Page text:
There has been discussion in a few places recently showing concern for the lack of local swans. We had one breeding pair on the reserve this year and they laid low for a whole variety of reasons. They did however successfully fledge 5 young which have now been packed off to find their own place in the world ... See MoreSee Less
Here is a fantastic film from Curlew Action which is so well worth 6 minutes of your time! A poignant quote from the film . . . "We have an urgent decision to make. If we want the winter air filled with the calls of water birds and the curlew’s song to inspire us into the future, we have to cherish the rich coastlines of Britain." Curlews can live for up to 30 years but research shows that they have not been breeding successfully for a long time. So when the older birds die, how many will be left? Organisations from Curlew Action to the WWT Slimbridge Wetland Centre and RSPB Love Nature are all working hard to save them. We can play our part by cherishing Portbury Wharf's coast and wetland reserve and giving our curlews and winter birds the space and peace they need to survive. ... See MoreSee Less
Say hello to Bailie, our first wildlife-protecting Dog Ranger of the month!There is no doubt that Portbury Wharf is a great place to walk. That is why many of us come here with our four-legged friends. However, dogs get a bad press when it comes to wildlife disturbance. Research shows that well over 50% of coastal bird disturbance involves dogs, particularly loose dogs. But dogs are only doing what comes naturally and need our help to do the right thing. So we want to celebrate the many Portbury Wharf dogs that are keeping our wildlife safe. Your dog can become a Dog Ranger by taking 4 simple pledges:🐾 I will keep to the paths on the nature reserve🐾 I will stay by the sea wall on the salt marsh🐾 I won’t swim in the pools and rhynes🐾 I won’t chase the wildlifeThese pledges will make a huge difference to the survival of some of our most endangered creatures. . . . plus there are perks for Dog Rangers too! Find out more and sign up to the Dog Ranger club on our website www.portburywharfnaturereserve.co.uk/dog-rangers/Portbury Wharf Nature ReserveBristol Barkers Community... See MoreSee Less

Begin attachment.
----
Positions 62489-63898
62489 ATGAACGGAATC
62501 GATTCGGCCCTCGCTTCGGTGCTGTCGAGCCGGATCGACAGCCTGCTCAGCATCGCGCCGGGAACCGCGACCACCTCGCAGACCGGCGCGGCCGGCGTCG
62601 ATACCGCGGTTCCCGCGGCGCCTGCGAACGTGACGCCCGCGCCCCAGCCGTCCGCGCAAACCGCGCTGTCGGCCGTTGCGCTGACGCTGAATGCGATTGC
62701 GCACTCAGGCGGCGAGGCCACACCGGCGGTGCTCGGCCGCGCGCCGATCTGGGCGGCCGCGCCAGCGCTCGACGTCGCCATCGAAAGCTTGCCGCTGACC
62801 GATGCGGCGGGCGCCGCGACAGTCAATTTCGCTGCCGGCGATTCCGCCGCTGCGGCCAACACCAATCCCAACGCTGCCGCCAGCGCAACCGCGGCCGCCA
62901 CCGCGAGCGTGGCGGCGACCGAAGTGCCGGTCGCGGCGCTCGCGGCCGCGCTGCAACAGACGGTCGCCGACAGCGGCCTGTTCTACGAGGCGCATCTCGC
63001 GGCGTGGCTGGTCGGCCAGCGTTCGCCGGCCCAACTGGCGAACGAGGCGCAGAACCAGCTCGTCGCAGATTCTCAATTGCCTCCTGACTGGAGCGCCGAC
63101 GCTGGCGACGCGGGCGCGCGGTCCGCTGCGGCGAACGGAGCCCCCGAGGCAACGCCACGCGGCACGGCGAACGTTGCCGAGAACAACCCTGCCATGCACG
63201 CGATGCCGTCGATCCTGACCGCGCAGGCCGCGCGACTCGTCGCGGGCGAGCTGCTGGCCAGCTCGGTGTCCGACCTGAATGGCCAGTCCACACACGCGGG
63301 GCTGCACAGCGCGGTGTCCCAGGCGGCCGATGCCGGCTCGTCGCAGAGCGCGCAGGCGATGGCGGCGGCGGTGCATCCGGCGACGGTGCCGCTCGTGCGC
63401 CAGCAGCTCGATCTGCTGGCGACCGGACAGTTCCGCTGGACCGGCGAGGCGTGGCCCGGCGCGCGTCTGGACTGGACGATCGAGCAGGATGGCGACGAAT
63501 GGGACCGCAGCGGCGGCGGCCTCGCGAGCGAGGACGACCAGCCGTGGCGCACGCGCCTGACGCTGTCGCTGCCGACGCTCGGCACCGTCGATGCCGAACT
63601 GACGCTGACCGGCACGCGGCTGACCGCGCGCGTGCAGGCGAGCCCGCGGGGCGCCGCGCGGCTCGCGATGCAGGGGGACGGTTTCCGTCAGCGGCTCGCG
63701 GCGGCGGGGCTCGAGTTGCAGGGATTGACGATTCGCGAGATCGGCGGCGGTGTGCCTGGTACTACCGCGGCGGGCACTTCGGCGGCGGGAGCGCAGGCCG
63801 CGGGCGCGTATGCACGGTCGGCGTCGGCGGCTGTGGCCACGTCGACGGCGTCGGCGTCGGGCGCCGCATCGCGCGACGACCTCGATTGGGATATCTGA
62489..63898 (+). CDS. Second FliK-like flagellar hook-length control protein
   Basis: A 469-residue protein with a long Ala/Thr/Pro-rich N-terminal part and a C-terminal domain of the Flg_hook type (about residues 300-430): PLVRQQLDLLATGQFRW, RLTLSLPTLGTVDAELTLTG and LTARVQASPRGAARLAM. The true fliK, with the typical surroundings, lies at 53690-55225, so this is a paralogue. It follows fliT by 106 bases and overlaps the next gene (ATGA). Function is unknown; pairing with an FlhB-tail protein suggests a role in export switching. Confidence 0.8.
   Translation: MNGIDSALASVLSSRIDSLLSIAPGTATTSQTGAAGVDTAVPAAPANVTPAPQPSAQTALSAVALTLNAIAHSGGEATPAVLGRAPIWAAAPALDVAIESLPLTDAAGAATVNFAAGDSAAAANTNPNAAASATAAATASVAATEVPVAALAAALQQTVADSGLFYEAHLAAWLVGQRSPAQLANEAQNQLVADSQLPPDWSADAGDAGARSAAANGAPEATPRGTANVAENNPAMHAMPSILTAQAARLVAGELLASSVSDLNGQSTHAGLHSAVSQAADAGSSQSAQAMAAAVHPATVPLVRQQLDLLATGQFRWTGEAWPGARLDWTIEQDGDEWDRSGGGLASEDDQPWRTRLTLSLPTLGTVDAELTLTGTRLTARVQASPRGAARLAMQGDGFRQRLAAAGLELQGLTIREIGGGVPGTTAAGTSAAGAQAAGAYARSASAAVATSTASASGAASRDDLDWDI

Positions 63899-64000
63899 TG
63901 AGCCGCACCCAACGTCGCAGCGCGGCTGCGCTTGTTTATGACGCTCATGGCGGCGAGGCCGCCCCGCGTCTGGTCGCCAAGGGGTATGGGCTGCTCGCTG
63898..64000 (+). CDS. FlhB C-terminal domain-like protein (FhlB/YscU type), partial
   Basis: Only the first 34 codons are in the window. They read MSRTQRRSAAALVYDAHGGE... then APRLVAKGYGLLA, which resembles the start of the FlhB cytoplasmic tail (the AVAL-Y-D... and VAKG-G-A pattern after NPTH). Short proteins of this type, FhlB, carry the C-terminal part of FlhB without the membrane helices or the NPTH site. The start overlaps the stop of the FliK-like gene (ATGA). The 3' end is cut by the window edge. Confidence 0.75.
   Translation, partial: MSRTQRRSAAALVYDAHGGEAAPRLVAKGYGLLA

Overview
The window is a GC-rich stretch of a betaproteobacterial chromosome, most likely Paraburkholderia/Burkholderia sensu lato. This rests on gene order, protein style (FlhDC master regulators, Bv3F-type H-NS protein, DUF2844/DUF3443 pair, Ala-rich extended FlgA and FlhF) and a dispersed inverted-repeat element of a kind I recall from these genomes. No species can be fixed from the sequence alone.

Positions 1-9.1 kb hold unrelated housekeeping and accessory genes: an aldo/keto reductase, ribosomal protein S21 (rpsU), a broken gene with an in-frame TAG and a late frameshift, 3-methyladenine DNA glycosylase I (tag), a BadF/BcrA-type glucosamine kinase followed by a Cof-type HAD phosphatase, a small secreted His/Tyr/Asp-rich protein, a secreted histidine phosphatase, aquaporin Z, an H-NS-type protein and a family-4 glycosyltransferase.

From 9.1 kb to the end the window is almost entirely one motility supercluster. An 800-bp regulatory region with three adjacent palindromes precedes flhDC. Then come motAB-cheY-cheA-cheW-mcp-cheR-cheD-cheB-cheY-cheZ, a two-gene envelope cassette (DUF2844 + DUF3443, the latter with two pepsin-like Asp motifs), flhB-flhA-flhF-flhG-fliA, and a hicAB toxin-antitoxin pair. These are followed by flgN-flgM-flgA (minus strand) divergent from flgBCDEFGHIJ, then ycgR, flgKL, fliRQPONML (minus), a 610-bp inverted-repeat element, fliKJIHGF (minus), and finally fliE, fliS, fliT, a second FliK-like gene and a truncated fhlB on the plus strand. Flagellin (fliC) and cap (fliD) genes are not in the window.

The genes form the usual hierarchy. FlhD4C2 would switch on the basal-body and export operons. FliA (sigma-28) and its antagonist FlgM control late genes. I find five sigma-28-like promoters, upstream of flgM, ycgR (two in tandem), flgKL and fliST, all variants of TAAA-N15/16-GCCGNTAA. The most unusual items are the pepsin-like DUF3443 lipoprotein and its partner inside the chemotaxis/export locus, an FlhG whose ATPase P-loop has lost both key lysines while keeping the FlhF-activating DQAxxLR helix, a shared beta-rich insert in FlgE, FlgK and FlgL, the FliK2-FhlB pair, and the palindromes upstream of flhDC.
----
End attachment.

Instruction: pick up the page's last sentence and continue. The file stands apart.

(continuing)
Wharf Lane - Temporary Closure on December 3, 4, 7, 8 and 9*ADVANCE NOTICE - FOOTPATH CLOSURE*As part of the ongoing Hinkley Connection Project to provide low-carbon energy to the South West and removal of the existing overhead power lines, contractors will be working to remove vegetation in a section along the Wharf Lane Public Right Of Way. As such, the footpath will be closed to all public access between the hours of 9am and 3:30pm on 3, 4, 7, 8, and 9 December 2020 to allow for the work to be carried out safely. All other access routes will remain open.Under the supervision of ecologists, the Reserve Warden and North Somerset Council officers, this vegetation will be removed to prevent wildlife becoming trapped, disturbed or injured during the future construction works. Part of the clearance work will go on to provide important additional habitat for Water Vole who live and breed in the rhynes at Portbury Wharf and on the neighbouring Port Of Bristol land.We apologise for any inconvenience during this time.Water Vole Photo - Peter G Trimming ... See MoreSee Less